My wife works for a large multinational software company with campuses in Germany, Brazil, Israel, Paris and Palo Alto. Yesterday, two of her colleagues from Tel Aviv joined us for a daysail on San Francisco Bay.
I enjoyed having them aboard. Both women were confident and adventurous. Both had served a two-year stint in the Israeli army. Twenty knots of wind didn’t bother them in the least.
After a brisk couple of hours tooling about the central bay, we anchored near the mouth of Richardson Bay to share a glass of wine a nibble of cheese. We could see, to the west, the streets of Sausalito being swarmed by tourists. That was when one of our guests said, “I don’t understand why tourists come here.”
It was an honest question, posed by someone who grew up near tourist destinations where major religions were born. None of the houses adorning Sausalito’s hillside have signs out front that say, “Jesus slept here.”
The question perplexed me nonetheless. I gestured aft toward San Francisco, glittering there on one of the most beautiful bays on the planet, and mumbled, “It’s pretty?”
The conversation switched topics, as conversations in sailboat cockpits tend to do, and then switched again. We finally arrived at the topic of future travel plans, and I mentioned that I’d applied for a Fulbright to spend six months at Queen’s University Belfast.
“Why would anyone want to teach in Belfast?”
I’ve been working on empathy lately, so I forced myself to examine the question through the eyes of an Israeli. Both of my new friends live in a country where terror may lurk around the next corner. For them, the ideal vacation destination is to places where the local citizenry doesn’t manufacture home-made bombs. The capitol of Northern Ireland would not be included on that list.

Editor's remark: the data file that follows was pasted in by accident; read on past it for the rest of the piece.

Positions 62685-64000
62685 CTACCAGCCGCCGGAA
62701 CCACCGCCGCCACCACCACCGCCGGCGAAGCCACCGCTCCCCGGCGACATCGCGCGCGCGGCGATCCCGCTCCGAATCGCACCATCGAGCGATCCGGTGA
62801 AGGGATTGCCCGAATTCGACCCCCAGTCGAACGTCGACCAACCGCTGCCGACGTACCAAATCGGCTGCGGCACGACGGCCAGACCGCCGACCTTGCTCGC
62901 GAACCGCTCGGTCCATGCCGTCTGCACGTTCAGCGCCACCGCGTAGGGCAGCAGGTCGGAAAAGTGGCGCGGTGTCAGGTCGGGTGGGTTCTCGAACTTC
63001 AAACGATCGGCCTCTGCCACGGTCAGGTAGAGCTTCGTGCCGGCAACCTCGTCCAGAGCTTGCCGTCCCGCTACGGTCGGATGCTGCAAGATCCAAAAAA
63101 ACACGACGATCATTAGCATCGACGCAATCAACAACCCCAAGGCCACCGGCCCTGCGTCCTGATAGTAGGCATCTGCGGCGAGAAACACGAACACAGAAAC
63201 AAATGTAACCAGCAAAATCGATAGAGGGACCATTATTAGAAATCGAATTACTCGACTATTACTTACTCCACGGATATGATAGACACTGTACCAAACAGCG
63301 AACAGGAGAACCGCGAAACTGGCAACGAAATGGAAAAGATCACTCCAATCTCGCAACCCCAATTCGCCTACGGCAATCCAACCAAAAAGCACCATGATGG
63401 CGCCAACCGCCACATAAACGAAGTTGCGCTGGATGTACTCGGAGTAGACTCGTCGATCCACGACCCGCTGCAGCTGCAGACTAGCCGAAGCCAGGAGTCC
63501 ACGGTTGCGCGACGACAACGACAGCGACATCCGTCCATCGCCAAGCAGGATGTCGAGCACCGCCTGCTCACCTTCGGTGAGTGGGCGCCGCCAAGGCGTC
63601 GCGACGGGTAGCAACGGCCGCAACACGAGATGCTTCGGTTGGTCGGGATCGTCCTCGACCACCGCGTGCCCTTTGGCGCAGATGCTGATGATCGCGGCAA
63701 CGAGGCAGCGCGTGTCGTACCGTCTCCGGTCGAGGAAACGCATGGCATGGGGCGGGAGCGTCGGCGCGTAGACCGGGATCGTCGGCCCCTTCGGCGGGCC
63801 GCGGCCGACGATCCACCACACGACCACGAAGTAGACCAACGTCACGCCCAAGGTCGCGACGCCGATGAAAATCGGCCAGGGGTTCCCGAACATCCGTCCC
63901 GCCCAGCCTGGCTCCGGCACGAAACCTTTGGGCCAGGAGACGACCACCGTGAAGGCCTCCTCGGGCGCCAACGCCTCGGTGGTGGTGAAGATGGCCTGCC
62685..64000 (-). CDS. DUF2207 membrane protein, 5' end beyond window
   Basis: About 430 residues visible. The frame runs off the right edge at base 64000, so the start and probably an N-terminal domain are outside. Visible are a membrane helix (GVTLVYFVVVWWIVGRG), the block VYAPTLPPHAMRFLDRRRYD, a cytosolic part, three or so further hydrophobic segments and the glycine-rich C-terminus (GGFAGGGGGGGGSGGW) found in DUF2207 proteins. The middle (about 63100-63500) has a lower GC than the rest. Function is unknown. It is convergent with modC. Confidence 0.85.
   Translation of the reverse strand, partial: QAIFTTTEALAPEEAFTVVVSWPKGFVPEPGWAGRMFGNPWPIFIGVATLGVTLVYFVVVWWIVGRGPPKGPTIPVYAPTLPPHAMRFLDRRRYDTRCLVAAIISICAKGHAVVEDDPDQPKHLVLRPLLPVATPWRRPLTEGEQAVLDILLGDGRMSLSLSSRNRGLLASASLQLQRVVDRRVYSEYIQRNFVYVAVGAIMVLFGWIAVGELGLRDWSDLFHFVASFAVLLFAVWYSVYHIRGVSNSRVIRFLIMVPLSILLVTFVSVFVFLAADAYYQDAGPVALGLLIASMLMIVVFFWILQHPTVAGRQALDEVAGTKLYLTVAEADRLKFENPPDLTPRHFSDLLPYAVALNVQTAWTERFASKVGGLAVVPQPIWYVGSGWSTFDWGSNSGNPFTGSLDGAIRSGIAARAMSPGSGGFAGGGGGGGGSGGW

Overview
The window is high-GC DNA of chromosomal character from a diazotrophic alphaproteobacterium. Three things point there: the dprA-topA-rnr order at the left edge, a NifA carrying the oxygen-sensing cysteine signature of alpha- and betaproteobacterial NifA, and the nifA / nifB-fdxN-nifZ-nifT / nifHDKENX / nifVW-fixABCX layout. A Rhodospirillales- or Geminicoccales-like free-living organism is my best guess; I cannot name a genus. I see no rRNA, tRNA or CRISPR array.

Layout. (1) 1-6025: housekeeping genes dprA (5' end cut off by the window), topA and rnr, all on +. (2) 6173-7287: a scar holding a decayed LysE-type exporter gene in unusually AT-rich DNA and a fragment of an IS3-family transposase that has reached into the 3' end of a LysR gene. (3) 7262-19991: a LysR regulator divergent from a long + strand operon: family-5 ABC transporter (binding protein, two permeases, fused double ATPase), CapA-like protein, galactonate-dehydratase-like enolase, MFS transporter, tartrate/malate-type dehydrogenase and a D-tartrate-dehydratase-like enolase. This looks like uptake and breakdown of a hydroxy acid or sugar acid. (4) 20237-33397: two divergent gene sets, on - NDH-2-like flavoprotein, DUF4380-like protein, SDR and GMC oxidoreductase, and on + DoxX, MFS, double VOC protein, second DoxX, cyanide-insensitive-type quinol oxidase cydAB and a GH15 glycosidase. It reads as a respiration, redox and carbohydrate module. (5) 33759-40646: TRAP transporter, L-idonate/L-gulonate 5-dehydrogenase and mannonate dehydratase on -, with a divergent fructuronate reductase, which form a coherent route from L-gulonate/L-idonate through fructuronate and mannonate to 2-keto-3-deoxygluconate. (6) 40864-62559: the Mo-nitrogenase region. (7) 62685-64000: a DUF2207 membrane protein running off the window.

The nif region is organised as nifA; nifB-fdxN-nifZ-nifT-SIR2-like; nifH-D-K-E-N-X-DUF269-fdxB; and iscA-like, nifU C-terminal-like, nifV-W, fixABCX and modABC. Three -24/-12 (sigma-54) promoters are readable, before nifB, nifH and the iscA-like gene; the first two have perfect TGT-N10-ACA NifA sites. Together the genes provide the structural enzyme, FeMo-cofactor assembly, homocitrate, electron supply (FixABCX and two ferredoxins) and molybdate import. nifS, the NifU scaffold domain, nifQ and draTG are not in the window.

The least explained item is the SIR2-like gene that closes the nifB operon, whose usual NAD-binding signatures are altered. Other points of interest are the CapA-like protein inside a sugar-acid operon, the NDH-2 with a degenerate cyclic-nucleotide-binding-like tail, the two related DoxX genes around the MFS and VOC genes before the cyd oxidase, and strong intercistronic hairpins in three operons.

I get it.
After our guests departed my wife and I discussed how we select vacation sites. For both of us, the less history the better. No cathedrals, no castles, no crowds, and the fewer war memorials the better. Lots of trees, plenty of water, birds we haven’t yet identified.
What a blessing it is not to have to worry about whether someone who subscribes to a different religious system than my own might want to kill me. What a blessing it is not to have to live in a neighborhood with extreme historical significance. And what a blessing it is to plan vacations where the ultimate security issue is whether we’ll have bears in camp.
Journal of Natural Hist. Ed.
Natural History Institute
Center for Humans & Nature